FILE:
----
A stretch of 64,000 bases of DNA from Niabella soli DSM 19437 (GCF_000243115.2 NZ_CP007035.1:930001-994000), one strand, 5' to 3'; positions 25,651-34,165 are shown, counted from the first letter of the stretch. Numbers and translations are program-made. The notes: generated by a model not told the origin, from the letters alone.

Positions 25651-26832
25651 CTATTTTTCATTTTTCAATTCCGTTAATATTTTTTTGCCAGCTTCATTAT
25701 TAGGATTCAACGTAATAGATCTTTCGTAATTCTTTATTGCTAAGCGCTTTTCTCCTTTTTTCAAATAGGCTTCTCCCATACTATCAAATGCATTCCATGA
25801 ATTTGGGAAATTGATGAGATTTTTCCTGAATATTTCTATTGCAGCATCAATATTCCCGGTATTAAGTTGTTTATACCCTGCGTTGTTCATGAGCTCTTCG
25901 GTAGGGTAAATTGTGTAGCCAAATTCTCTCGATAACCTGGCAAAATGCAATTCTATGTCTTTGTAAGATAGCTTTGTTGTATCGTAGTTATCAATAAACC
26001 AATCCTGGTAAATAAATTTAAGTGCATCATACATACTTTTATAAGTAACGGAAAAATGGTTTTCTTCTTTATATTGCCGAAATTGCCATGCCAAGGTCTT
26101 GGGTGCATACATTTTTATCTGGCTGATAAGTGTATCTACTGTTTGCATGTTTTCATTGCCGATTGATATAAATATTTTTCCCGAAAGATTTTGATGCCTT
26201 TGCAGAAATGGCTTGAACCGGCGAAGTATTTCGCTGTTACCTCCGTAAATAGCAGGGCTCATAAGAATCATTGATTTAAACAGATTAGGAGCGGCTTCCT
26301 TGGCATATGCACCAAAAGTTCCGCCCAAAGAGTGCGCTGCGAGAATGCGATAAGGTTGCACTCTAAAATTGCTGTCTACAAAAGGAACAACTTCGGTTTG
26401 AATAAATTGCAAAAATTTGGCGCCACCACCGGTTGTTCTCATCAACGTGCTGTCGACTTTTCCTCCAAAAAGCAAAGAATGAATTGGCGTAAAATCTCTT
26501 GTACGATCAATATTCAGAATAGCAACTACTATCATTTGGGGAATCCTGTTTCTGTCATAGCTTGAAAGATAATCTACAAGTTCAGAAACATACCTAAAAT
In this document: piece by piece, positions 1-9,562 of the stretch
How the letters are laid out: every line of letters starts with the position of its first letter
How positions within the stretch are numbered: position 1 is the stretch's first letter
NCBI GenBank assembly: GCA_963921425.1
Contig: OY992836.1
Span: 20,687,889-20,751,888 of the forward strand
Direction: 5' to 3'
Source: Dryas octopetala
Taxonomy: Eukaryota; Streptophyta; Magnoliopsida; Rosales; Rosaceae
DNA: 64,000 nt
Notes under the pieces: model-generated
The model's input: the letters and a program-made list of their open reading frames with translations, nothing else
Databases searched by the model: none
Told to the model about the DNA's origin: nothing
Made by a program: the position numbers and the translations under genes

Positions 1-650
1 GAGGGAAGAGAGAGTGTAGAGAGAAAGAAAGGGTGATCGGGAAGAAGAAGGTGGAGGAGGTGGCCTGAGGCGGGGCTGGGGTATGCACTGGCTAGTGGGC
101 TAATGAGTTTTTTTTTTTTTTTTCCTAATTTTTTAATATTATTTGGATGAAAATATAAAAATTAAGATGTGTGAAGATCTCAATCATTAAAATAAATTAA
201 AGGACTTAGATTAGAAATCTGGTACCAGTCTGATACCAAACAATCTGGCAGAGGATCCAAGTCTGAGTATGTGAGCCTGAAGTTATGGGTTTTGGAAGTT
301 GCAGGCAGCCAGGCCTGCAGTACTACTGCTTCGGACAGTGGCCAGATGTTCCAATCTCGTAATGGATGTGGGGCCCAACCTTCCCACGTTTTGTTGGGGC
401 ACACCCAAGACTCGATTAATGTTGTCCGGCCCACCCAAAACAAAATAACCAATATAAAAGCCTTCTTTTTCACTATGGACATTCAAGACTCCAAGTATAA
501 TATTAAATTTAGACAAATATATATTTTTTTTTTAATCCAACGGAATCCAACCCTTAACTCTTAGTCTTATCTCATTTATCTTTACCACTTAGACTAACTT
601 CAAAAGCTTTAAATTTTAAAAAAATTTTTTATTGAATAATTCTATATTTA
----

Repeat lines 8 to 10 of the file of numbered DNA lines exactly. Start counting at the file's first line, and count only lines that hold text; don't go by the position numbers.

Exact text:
26101 GGGTGCATACATTTTTATCTGGCTGATAAGTGTATCTACTGTTTGCATGTTTTCATTGCCGATTGATATAAATATTTTTCCCGAAAGATTTTGATGCCTT
26201 TGCAGAAATGGCTTGAACCGGCGAAGTATTTCGCTGTTACCTCCGTAAATAGCAGGGCTCATAAGAATCATTGATTTAAACAGATTAGGAGCGGCTTCCT
26301 TGGCATATGCACCAAAAGTTCCGCCCAAAGAGTGCGCTGCGAGAATGCGATAAGGTTGCACTCTAAAATTGCTGTCTACAAAAGGAACAACTTCGGTTTG